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Brigid Donating Member (1000+ posts) Send PM | Profile | Ignore Sun Sep-11-11 05:23 PM
Original message
From Madison to Longview:
What do you think finally set off the long-overdue labor unrest we have been seeing this year? After all, those of us who actually work for a living have been taking it on the chin for the past 30 years or more.
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nadinbrzezinski Donating Member (1000+ posts) Send PM | Profile | Ignore Sun Sep-11-11 05:44 PM
Response to Original message
1. When you have no more to lose
And it's been a process. This is just the beginning AGAIN.
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mdmc Donating Member (1000+ posts) Send PM | Profile | Ignore Sun Sep-11-11 05:45 PM
Response to Original message
2. kicking for answers
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emilyg Donating Member (1000+ posts) Send PM | Profile | Ignore Sun Sep-11-11 05:55 PM
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3. Not being able to
feed your family will do it.
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jwirr Donating Member (1000+ posts) Send PM | Profile | Ignore Sun Sep-11-11 06:39 PM
Response to Original message
4. I think that it may have something to do with the great hope we felt
at President Obama's election in 2008 and then the disappointment when he could not get the congress to do any of the things we wanted. The frustration triggered the action. Enough is enough. I hope this continues - it is our only way to get anything done.
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socialist_n_TN Donating Member (1000+ posts) Send PM | Profile | Ignore Sun Sep-11-11 07:06 PM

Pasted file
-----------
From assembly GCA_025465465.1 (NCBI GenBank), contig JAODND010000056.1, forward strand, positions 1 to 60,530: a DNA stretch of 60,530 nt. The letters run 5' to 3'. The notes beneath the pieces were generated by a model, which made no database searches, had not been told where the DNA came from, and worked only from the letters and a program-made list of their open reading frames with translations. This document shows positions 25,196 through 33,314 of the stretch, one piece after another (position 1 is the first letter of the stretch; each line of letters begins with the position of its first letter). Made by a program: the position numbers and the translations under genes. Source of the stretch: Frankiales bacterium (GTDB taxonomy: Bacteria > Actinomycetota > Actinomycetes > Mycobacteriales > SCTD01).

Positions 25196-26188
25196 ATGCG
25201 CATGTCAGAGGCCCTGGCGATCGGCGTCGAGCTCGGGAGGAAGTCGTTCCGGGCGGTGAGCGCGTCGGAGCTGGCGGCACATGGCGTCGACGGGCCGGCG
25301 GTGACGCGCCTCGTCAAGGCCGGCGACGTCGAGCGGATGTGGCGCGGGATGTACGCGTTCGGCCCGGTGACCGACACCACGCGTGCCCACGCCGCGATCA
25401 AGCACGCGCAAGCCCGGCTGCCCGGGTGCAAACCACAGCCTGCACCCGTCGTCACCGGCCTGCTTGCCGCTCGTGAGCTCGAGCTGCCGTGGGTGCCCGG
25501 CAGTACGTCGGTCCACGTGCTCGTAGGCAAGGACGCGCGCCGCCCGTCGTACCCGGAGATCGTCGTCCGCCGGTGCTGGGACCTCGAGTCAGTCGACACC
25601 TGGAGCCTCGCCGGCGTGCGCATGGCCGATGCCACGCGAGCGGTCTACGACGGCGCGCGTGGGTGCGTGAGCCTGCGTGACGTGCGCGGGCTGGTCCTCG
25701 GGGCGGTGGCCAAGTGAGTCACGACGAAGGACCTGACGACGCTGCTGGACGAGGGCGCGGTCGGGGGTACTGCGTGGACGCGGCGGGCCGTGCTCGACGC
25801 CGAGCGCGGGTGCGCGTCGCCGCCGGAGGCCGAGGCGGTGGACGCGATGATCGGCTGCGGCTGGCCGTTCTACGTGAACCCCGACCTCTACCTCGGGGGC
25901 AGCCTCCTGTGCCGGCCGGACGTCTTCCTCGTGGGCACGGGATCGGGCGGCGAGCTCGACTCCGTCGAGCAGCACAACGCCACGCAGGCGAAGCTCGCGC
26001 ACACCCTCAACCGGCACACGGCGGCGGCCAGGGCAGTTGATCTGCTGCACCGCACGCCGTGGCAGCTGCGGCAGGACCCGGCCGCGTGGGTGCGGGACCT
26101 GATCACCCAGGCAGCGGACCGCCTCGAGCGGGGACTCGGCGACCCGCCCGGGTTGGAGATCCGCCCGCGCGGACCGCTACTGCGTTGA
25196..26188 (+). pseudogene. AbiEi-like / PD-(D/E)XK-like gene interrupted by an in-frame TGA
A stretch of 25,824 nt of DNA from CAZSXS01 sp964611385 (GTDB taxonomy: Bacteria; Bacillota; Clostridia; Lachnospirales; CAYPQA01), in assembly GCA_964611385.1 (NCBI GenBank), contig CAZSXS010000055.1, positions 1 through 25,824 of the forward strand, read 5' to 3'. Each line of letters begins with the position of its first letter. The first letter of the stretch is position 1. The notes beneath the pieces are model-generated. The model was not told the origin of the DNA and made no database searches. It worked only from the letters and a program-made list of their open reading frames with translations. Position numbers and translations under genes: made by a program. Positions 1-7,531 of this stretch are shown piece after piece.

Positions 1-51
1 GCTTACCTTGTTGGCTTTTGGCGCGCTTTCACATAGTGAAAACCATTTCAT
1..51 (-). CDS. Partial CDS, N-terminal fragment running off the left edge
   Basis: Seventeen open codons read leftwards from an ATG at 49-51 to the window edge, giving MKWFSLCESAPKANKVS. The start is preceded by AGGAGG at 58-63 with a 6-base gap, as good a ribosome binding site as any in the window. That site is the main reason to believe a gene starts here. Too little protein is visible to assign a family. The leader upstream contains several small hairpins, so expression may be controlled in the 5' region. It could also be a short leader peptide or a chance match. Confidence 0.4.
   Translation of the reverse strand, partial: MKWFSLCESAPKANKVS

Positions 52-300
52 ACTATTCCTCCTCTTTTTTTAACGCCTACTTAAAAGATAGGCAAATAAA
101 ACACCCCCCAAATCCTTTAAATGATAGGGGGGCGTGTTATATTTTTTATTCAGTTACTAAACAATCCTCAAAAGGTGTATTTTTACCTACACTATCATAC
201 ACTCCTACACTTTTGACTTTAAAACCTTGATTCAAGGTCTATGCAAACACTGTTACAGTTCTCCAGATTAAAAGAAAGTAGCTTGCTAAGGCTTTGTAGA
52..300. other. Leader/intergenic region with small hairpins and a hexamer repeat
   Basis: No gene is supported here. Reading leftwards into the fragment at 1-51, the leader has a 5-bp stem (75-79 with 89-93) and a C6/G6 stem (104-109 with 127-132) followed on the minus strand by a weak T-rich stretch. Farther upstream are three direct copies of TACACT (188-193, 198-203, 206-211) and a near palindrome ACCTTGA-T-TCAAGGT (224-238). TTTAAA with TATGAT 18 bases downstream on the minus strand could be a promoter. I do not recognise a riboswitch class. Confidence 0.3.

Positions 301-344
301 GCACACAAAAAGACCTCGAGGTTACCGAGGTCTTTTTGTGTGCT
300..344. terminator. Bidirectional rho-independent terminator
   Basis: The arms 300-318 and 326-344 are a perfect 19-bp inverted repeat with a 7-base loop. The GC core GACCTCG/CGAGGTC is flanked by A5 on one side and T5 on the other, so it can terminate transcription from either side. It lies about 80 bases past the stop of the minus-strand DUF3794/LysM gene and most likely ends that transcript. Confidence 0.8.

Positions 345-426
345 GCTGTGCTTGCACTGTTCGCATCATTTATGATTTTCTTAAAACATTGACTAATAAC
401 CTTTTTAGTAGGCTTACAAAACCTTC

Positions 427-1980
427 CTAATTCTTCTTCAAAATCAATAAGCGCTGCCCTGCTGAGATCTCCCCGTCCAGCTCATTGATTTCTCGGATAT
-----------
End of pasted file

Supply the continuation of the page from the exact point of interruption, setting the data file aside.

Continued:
Response to Original message
5. Actually there's several good answers here, IMO
I think that the election of Obama was the last gasp of the "reformist" element. We thought that Obama would work for US within the system and we wouldn't have to resort to this type of militant action. When he didn't because he was unwilling or unable or some combination of the two, a lot of people (and more every day) are seeing the impotence of the reformist method of fighting back. Ergo, we have these types of actions.

BTW, I wouldn't put Wisconsin in the same category as the Longview situation. Maybe it was timing, but Wisconsin lost a BIG chance to actually DO something to stop Scott Walker when it put all of it's eggs in the reformist basket with the recalls. That reformist decision dissipated the energy in Wisconsin and resulted in a LOSS for the working class. I guess you could possibly consider THAT the last gasp of the reformist attitude and not the election of Obama.

We're going to have to get militant and, yes, ILLEGAL in methods in order to have an ACTUAL effect in the class war. That doesn't necessarily mean we have to become violent, but we can't let arrest stop us.
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stevedeshazer Donating Member (1000+ posts) Send PM | Profile | Ignore Sun Sep-11-11 07:29 PM
Response to Original message
6. As someone who grew up near Longview, I think I might be able to provide some insight.
I was raised about 20 miles from there in the Oregon Panhandle.

My oldest living relative lives there, and I still visit Longview about twice a week in the course of my job.

Longview was a planned lumber town. It didn't exist until 1921.

Union labor has controlled that town since the beginning. When I was a kid in the sixties, that place was booming. Lumber mills, paper mills, stevedoring, and an aluminum plant.

You could get a good paying union job right out of high school and make enough to support your family, buy a house, raise your kids, the works.

Plus, Longview is an hour from the beach and an hour from the mountains and right on the confluence of three rivers with great fishing.

Since the late seventies, Longview has deteriorated enormously. The aluminum plant and others have since closed. Kids there now can't wait to leave. There is no hope, and no future for them. Meth and alcohol and despair now rule.

These longshoremen are their dads and grandpas. They are pissed, because this new grain terminal was expected to put a little bit of life into town. Instead, they got jerked around.

I'm their age, and though I'm not a longshoreman, I know many of them and their families. They are just regular blue-collar workers who have finally had just about fucking enough. And I support them. For their union jobs are all that is left from turning southwest Washington and northwest Oregon into the new rust belt.
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